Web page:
Capture Packets with Tcpdump

  • Last updated on: 2013-04-25
  • Authored by: Rose Contreras

Tcpdump is a powerful network debugging tool that can be used for intercepting and displaying packets on a network interface. An important feature of tcpdump is a filter that allows you to display only the packets you want to see.

Installation

In this example, we are using Ubuntu 8.10, but the installation steps are similar for other Linux distributions. The following command installs tcpdump under Ubuntu:

sudo apt-get install tcpdump

Usage

sudo tcpdump [options] [filter expression]

By default, tcpdump captures packets on eth0. We can specify a different interface using the -i command line flag. This command captures all packets on the eth1 interface:

sudo tcpdump -i eth1

In the following example, we will listen to all UDP connections:

sudo tcpdump udp

Use this command to capture packets for a specific port:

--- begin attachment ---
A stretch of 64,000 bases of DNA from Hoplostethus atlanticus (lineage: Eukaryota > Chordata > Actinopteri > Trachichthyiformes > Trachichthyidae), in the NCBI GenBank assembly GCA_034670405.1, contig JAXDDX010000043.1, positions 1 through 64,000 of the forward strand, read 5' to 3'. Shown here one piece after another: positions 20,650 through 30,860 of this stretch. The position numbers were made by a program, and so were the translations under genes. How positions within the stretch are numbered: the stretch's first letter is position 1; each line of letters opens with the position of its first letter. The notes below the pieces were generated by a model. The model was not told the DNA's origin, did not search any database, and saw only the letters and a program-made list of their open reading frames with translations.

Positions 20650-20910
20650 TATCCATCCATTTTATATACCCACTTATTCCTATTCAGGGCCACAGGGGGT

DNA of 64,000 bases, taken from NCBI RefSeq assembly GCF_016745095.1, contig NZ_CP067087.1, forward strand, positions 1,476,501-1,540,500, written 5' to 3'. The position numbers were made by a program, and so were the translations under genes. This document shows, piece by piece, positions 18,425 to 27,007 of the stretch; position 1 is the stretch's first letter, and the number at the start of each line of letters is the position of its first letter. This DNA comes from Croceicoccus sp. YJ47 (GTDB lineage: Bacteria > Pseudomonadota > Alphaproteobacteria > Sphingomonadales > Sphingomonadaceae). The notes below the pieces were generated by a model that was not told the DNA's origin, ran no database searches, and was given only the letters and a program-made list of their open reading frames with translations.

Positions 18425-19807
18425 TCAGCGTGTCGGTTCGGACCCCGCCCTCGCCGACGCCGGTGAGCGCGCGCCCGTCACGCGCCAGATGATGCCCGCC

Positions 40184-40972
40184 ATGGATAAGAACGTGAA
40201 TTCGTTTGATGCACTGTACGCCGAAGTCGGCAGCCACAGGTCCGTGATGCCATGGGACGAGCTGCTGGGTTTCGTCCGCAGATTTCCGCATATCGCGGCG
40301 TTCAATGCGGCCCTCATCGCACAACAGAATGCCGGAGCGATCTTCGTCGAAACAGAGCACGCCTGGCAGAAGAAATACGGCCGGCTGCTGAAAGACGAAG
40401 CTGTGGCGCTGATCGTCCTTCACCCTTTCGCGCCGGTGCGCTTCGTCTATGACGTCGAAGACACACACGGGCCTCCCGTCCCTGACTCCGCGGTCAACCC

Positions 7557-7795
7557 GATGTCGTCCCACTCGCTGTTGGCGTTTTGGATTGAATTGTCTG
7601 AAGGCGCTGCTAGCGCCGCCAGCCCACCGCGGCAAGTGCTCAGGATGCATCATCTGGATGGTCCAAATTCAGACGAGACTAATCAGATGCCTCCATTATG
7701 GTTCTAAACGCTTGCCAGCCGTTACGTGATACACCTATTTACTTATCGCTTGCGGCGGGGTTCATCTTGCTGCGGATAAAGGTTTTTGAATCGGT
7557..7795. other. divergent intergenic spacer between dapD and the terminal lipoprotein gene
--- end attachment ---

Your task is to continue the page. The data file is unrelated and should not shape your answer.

sudo tcpdump port 80

Our command is returning all packets which have port 80 as their destination or source port.

Now let’s be more specific and capture only packets with destination port 80. If you have a web server on your cloud, you can use the command below to see incoming packets.

sudo tcpdump dst port 80

You can also capture packets for a specific host. This command catches packets coming only from IP 1.2.3.4:

sudo tcpdump src host 1.2.3.4

Tcpdump can take logical arguments such as and, as well as or. You can use logical statements in a tcpdump command. For example, this command catches all the SSH packets going from an SSH server to a client with IP 1.2.3.4:

sudo  tcpdump "src port 22" and "dst host 1.2.3.4"

Raw packets can be conveniently saved to a file using the ‘-w’ option:

tcpdump host 1.2.3.4 -w /home/users/demo/demo.dump

Let’s read the saved file:

tcpdump -r /home/users/demo/demo.dump

Summary

Tcpdump is a powerful packet sniffer and a common tool used by system administrators to solve network problems and investigate traffic. It can be used with Boolean expressions to capture only those packets you’re interested.

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